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Bob Walsh The California Crisis
with Bob Walsh


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Could a convergence of changes sink the Calif. system?

A lack of experience at headquarters and a loss of experienced officials at the institution level combined with changes in classification levels will create the potential for a massive blow up

By Bob Walsh

Synchronicity is a convergence of things that, in and of themselves, may not be very important. However, when they come together in a particular place or time, there is a cumulative effect that is far beyond what would otherwise be the case.

It is about to happen in the California prison system.

The California system is not run by a correctional professional. It is run by a lawyer. His "cabinet," his chief advisors, are lawyers.

There is no one at the upper echelons of the administration that has any actual line custody experience. That group accepts most of its input from other lawyers as well as from academic "experts" and has a largely dismissive attitude towards line staff with actual experience doing the job in the field.

The governor and the Attorney General are "true believers;" they believe that the system can easily and effectively rehabilitate offenders if they use the mantra of the week. The agency secretary knows which side of his bread the butter is on: he goes along with the program.

The basic premise isn’t accurate, but that has no effect on true believers. It just isn’t important to them. How you feel about a problem is what’s important. Good intentions are everything, especially if backed by “expert” opinion. Actual positive outcome is not material. 

The custody classification system modification plan I wrote about previously has in fact been implemented. Except for condemned prisoners, a huge percentage of the remaining male inmate population will be eligible for custody level downgrades.

The academics have opined that a dangerous level IV inmate, if rehoused in a level III setting, will become a more peaceful inmate solely by having his custody level downgraded.

Level III prisoners will likewise be moved into level II settings, which are mostly dormitories. In addition, being a prison gang associate will no longer be criteria that will allow Security Housing Unit (SHU) placement.

Being a known, documented prison gang member will also not necessarily get that member placed in a SHU program unless there is documented violent or predatory behavior associated with that particular gang member. 

Furthermore, the Standardized Staffing Package is being implemented in order to save staffing costs with virtually zero attention being paid to local special conditions. The information I have been given indicates that as much as 30 to 40 percent of the custody supervisor positions could disappear, including significant losses of correctional officers in most of the California institutions.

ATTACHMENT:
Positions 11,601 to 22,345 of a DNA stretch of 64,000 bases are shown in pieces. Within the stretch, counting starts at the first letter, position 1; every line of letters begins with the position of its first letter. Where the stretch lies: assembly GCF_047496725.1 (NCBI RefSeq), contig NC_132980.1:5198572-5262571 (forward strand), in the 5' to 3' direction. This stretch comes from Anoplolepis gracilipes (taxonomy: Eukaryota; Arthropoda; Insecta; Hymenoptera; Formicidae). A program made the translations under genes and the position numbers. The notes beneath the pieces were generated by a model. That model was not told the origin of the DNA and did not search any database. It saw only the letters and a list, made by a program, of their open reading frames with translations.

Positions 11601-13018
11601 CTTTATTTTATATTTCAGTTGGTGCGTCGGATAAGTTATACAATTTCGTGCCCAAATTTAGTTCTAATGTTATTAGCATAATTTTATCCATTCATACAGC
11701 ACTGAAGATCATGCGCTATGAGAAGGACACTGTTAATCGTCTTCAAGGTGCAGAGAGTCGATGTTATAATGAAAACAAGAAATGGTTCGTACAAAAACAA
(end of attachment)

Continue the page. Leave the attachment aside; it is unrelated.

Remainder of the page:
Some of this is connected to the realignment program, which is dumping huge numbers of people who would otherwise be state prisoners into the local system. Some of it is the institutions being instructed to do the job with less people.  

Institution staff feel left out of the decision-making loop. They believe (with significant justification, unfortunately) that they are cannon fodder, of absolutely no importance whatsoever to those running the show. 

The combination of a lack of experience at headquarters and a soon-to-occur loss of experienced supervisors at the institution level will combine, along with the changes in classification and staffing levels, to create the potential for a massive blow up, like that of Attica or New Mexico.

The general feeling on the line is that it will happen, not that it might or could happen. The general feeling is also that the suits don’t care. They are not the ones who will be hurt. 

It’s nasty out there, and it shows no sign of getting better. In fact, it is almost certain to get much worse, and that could happen very soon. I am glad to be out of the fray.

About the author

Bob Walsh worked for 24 years with the California Department of Corrections at Deuel Vocational Institution located near Tracy, California. He retired in early 2005. Since then he has been taking classes, exercising his obsolete camera equipment, rusticating and writing for the PacoVilla web site which focuses on issues within what is now called the California Department of Corrections and Rehabilitation (CDCr) and within the union representing CDCr employees, the California Correctional Peace Officers Association (CCPOA).




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